It depends on how well the poster session is organized, and on the culture in your discipline (do people show up, do they engage with the people next to the poster or just do the pro forma lap past all posters and leave again, etc.). So there is no single answer to this question.
However, I come from a discipline that puts little value on poster presentations, and I disagree. For me the poster presentations are the ones that have been most productive. In a poster session there is much more room for me to interact with the participants, while in a presentation it is me talking followed by one or two questions. It is the interaction (questions) from the audience that tells me if my argument is clear, if I made any mistakes, if there are some interesting angles I have missed, if there is another group that does interesting complementary work, etc. etc. So I have received a lot more interesting feedback from poster presentation than from oral presentations. Also, if a part of my argument is unclear, it typically takes a bit of back and forth to pin down where the exact problem is. In a oral presentation there is typically little room for that, but such a conversation is perfectly natural for a poster presentation.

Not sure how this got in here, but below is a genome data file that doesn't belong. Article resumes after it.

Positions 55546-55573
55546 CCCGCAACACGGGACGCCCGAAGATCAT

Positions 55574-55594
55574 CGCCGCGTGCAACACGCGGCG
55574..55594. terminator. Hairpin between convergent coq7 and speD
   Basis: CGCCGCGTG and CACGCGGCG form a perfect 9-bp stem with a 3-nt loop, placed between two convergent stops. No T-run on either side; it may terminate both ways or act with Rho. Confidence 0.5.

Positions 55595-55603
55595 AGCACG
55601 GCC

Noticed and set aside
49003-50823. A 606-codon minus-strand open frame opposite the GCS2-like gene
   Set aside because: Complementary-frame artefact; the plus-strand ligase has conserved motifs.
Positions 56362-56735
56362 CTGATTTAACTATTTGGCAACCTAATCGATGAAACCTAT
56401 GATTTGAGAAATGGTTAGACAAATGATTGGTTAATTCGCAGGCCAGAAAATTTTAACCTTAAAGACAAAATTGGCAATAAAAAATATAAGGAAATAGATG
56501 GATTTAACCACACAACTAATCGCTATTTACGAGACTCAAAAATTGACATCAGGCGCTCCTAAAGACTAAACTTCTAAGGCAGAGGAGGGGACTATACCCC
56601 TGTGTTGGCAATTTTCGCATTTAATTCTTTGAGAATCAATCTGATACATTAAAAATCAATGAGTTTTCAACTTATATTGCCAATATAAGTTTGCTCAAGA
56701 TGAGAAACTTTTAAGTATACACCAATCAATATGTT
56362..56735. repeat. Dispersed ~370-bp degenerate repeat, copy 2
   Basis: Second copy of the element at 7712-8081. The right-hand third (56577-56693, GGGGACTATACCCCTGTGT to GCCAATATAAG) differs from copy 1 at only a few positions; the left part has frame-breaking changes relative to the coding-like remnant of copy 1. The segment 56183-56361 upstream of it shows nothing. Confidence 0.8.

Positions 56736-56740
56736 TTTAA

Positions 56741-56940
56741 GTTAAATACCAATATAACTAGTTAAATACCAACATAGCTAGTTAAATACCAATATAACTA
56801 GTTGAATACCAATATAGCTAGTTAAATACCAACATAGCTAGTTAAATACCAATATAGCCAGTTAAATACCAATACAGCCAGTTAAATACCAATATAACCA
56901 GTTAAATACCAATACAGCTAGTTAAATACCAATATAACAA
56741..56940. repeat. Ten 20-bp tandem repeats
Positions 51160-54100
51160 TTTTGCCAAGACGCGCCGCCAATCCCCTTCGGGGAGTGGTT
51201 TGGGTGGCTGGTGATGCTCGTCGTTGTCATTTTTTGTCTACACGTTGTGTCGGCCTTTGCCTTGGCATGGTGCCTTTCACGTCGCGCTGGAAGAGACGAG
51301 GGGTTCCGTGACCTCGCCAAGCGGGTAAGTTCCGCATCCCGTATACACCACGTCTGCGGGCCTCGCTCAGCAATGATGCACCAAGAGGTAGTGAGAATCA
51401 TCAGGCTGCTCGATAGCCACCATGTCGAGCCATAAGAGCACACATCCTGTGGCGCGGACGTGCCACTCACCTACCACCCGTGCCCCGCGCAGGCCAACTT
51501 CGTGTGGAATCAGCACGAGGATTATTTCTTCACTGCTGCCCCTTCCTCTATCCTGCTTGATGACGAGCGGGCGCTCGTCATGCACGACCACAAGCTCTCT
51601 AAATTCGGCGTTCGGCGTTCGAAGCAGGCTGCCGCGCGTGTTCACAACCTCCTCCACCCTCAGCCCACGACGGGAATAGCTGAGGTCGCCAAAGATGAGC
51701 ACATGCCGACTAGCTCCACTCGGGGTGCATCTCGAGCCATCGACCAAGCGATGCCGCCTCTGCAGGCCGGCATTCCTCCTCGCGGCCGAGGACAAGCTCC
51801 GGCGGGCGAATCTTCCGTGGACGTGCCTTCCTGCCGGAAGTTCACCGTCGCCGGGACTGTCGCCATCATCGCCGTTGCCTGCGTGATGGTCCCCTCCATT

So my suggestion is to ask someone who has attended that conference before whether the poster session was half-way decent (not 7 in the morning on the day after the conference diner, 20 minutes walk from the main venue, parallel to lunch which was served on another location, or other disasters). If there are no disasters, then a poster presentation is probably well worth it.